The Persian Gulf is a region of vital strategic interest -- political and economic -- for the United States and the free world. It is a region threatened by several sources of turmoil, both potential and actual: an ongoing war in the gulf prolonged by Iranian fanaticism, the Soviet use of military power in Afghanistan, Soviet support for radical extremists in South Yemen and elsewhere, and other elements of radicalism. Fortunately, America has many friends in the region who are helping maintain regional security and whose security in turn it is in our own interest to support. Saudi Arabia is among the most important of these.

The United States has a traditional friendship and longstanding ties with Saudi Arabia, a relationship that has been supported by every president, Republican as well as Democratic, since President Franklin D. Roosevelt. In recent years, the United States has provided Saudi Arabia with various forms of security assistance designed to enhance Saudi defense capabilities. The success of these programs can be illustrated by the Saudi Air Force's successful defense of its territorial integrity against Iranian aircraft in June of 1984.

But the radical threat to the region has grown, not diminished: witness the recent Iranian offensives against Iraq, Soviet-backed violence in South Yemen and continued attempts by Islamic extremists to subvert moderate Gulf leaders. Helping Saudi Arabia to resist such threats is very much in our interest. To that end, the president recently notified Congress of his intent to sell additional air and sea defense missiles to the Saudis.

These defense systems will support Saudi air defense into the 1990s. They will allow the Saudis to continue carrying the primary burden for their own security. Completion of the sale at this time, even though the missiles will not be delivered for several years, provides a clear and important political demonstration of U.S. commitment to Saudi self-defense. It helps deter Iran from expanding the Gulf war, bolsters the resolve of other Arab moderates, and diminishes the possibility that U.S. troops may eventually have to be used to protect our interests in the Persian Gulf.

The United States and Saudi Arabia have many similar interests beyond the Gulf, and our actions are often mutually supportive. The Saudis worked closely and diligently with us in the search for a peaceful solution in Lebanon. They continue to provide critically needed support to the Afghan freedom fighters, to the government of Pakistan and to moderate forces in Sudan. They provide important support to the World Bank and the IMF, and are one of the few countries with which we maintain an important positive balance of trade.

Some opponents of this sale have characterized it as a threat to Israel. However, there cannot be any doubt of President Reagan's ironclad commitment to the security of Israel. This is amply reflected in our continuing assistance to enable Israel to maintain its qualitative edge in military capability and includes the inauguration of unprecedented U.S.-Israeli defense cooperation. There can also be no doubt that other potential suppliers of military arms to the Arabs would be less willing to keep these concerns in mind. Among the nations of the free world, America preeminently includes Israel's security as one of its own central interests. However, this security is achieved not only through military cooperation and assistance, but also through political efforts aimed at promoting a negotiated peace. Our friendships in the Arab world are important assets in this effort to achieve a just and durable peace.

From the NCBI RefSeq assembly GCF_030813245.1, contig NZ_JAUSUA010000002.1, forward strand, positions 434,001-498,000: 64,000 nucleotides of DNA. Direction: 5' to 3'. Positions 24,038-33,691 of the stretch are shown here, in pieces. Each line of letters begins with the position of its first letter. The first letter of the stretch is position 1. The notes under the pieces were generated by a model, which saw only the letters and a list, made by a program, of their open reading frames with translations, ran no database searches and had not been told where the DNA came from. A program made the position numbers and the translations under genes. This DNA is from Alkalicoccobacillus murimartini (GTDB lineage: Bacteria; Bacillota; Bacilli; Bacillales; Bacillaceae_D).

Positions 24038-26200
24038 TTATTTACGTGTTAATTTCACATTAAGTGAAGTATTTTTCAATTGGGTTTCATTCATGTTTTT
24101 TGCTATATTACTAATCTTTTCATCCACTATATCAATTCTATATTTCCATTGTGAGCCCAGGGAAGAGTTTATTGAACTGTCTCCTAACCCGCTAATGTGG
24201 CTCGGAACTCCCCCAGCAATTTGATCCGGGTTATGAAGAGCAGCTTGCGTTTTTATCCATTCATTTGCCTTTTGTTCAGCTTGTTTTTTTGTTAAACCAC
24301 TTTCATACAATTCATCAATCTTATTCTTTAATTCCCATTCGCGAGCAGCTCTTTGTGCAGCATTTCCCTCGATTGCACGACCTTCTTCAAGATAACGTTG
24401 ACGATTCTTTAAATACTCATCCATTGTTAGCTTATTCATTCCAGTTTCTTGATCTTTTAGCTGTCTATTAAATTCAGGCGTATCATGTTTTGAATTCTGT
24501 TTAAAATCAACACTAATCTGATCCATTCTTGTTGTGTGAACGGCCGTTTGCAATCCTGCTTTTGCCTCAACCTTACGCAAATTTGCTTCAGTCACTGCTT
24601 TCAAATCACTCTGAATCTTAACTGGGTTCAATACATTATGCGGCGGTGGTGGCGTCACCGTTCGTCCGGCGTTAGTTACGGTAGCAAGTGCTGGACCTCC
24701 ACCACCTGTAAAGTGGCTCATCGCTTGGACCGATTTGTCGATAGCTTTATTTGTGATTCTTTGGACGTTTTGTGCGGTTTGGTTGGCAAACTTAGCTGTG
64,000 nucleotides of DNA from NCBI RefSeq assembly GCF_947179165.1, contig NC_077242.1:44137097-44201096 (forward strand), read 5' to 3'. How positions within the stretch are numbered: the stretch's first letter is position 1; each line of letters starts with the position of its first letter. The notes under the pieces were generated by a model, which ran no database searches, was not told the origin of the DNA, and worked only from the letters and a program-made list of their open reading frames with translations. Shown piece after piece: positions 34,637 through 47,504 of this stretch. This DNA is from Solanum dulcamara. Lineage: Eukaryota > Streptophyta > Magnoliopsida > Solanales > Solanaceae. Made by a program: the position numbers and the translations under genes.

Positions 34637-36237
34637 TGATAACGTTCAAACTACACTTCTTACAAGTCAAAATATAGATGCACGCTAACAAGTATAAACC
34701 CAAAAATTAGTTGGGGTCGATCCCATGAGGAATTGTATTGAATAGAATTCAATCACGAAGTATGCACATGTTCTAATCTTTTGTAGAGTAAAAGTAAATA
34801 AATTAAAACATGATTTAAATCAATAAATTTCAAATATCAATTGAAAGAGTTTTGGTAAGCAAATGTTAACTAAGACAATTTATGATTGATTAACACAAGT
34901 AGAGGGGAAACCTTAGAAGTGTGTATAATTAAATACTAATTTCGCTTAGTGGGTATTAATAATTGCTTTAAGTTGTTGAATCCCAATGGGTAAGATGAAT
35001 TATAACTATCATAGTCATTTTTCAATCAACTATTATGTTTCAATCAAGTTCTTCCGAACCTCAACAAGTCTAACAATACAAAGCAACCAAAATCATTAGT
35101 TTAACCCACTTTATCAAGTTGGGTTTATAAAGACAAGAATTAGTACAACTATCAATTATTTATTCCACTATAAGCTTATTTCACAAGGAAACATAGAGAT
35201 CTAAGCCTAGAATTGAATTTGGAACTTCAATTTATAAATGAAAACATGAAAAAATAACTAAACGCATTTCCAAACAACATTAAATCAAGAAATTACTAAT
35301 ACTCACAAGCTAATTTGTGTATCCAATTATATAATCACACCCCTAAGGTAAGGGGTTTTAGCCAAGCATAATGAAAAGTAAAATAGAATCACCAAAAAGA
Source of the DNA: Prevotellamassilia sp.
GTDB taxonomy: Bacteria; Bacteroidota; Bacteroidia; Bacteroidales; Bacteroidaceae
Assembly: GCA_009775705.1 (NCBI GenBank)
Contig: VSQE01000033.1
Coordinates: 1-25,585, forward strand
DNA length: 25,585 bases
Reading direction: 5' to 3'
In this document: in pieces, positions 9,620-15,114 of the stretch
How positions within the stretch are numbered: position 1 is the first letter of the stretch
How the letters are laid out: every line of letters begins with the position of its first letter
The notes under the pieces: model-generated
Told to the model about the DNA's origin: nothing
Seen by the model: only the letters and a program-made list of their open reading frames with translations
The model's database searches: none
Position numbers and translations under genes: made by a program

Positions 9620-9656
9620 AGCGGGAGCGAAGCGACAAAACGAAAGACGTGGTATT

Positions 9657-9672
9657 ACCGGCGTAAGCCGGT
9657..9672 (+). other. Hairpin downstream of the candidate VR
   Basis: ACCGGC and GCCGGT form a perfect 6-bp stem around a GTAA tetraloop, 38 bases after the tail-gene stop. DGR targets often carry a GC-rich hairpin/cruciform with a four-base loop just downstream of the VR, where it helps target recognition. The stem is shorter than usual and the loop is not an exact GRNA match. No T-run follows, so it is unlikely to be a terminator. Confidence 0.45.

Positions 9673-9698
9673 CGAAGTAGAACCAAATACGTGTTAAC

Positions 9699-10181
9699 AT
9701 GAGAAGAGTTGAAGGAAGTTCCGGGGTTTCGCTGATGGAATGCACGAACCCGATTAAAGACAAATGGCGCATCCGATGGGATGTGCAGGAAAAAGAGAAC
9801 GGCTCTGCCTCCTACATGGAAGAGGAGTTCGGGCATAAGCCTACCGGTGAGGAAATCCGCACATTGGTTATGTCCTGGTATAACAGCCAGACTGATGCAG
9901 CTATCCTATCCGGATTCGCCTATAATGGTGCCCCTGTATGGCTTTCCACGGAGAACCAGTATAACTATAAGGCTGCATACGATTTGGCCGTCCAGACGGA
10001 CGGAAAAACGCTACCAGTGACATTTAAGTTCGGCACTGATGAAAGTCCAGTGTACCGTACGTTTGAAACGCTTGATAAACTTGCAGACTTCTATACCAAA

Saudi Arabia has long been one of those key friends and one of the Arab countries supporting a negotiated, peaceful, political solution. The Fez Plan of King Fahd helped transform the 15-year-old Arab consensus of confrontation with Israel into a quest for an acceptable basis for peace. This major Saudi diplomatic effort with other Arabs provided a crucial underpinning for individual efforts such as King Hussein's initiative. It constituted a significant step toward enabling the Arab world to come to terms with the need for peace with Israel. Saudi Arabia has maintained its financial and political support for Jordan as King Hussein, while defying radical Arabs, restored relations with Egypt and pressed for direct negotiations between Israel and a joint Jordanian-Palestinian delegation. The Saudis were also instrumental in facilitating Egypt's readmission to the Organization of the Islamic conference.

Currently, we are engaged in a critical struggle against Libyan-supported state terrorism. There is no question that the Saudis are a determined opponent of terrorism and that they have consistently worked behind the scenes to discourage terrorism from any source. It is essential during this difficult time, when Qaddafi is trying to radicalize the Arab world, that the U.S. response to terrorism be seen for what it is and certainly not as an attack on Arabs. To do otherwise would benefit only Qaddafi.

Saudi Arabia is a major player in the Middle Eastern arena and a good friend of the United States. Our interests require that we help the Saudis meet their legitimate security needs in the face of growing regional threats. The president's proposed sale accomplishes that objective. At the very moment when the West is finally acting vigorously against radical states bent on undermining our interests, it is critical to the future of our regional influence that we continue to afford our friends the means to defend themselves.